Editor's Viewpoint: Ford was right to take on solicitors
The decision by Northern Ireland solicitors not to continue with their strike over legal aid payments marks the end of a long and bitter dispute which at its height reflected badly on those directly involved.
The strike began when the Justice Minister, David Ford, announced cuts in the legal aid budget of some £25m over three years.
To the general public this seemed reasonable, given that belt-tightening is affecting so many people from all backgrounds, and the fact that the legal aid fees here were around 20% higher than in England and Wales. The public had every right to expect a reasoned reaction from the legal profession. But most solicitors went on strike, and made it almost impossible for the minority who wanted to work within the new charges.
Solicitors engaged in criminal legal aid argued strongly that the lower fees made preparations for cases more difficult and that this threatened a fair trial. However, the public, who believe that the legal profession is generally well enough paid, quickly saw through such humbug. Solicitors talked about the "need" to avoid cuts in fees, but almost everyone else regarded this as pure greed.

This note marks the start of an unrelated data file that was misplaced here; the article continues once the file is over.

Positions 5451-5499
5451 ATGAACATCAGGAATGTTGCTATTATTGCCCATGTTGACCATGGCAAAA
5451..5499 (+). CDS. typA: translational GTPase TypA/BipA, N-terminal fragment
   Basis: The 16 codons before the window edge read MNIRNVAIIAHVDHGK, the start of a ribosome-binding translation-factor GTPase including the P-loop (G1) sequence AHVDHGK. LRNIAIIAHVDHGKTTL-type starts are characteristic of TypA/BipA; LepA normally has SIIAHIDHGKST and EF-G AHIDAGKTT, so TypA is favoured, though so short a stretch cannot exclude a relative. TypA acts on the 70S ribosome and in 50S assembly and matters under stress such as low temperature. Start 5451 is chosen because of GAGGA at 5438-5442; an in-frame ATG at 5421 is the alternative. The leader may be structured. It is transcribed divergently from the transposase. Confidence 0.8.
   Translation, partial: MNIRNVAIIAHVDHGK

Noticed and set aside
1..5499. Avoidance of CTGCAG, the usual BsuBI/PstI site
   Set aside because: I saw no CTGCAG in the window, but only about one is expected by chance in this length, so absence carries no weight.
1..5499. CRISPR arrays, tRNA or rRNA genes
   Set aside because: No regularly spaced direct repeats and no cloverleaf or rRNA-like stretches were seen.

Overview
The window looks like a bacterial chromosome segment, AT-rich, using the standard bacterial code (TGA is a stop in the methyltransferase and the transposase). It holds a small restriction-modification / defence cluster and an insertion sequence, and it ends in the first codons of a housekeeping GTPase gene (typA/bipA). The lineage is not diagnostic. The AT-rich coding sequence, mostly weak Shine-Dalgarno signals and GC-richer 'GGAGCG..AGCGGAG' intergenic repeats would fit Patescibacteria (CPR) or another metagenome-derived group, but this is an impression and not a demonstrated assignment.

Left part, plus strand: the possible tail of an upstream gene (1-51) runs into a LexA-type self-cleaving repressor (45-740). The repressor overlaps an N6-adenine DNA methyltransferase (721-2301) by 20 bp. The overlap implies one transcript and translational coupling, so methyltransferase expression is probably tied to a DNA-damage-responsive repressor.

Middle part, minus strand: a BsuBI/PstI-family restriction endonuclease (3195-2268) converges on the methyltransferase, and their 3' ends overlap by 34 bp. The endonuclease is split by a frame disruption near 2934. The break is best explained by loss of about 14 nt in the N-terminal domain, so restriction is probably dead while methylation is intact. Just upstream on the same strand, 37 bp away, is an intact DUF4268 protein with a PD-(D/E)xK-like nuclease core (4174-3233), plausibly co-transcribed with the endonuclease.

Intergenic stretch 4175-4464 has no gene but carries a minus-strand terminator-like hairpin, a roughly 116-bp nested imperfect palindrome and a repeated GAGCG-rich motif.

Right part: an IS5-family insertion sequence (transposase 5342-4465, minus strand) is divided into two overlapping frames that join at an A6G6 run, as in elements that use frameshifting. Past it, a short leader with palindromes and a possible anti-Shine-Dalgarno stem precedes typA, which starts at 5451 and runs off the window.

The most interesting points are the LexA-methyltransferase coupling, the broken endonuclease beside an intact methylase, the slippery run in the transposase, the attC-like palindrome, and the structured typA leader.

Despite the hostility of many lawyers, the Justice Minister remained commendably firm. A settlement has been reached within the new terms, but with the department willing to consider some minor additional payments.
In any significant dispute, direct confrontation rarely works in the best interests of anyone. It was disheartening for the public to witness the legal profession opposing the Stormont administration over such a fundamental issue as legal aid. Happily, however, this has been a victory in the end for common sense, and the outcome is a vindication of the eventual willingness of all sides to engage in constructive dialogue.
It is important that lawyers and politicians are seen to be working together for the common good. This is especially so in Northern Ireland, where there are so many other challenges to be faced.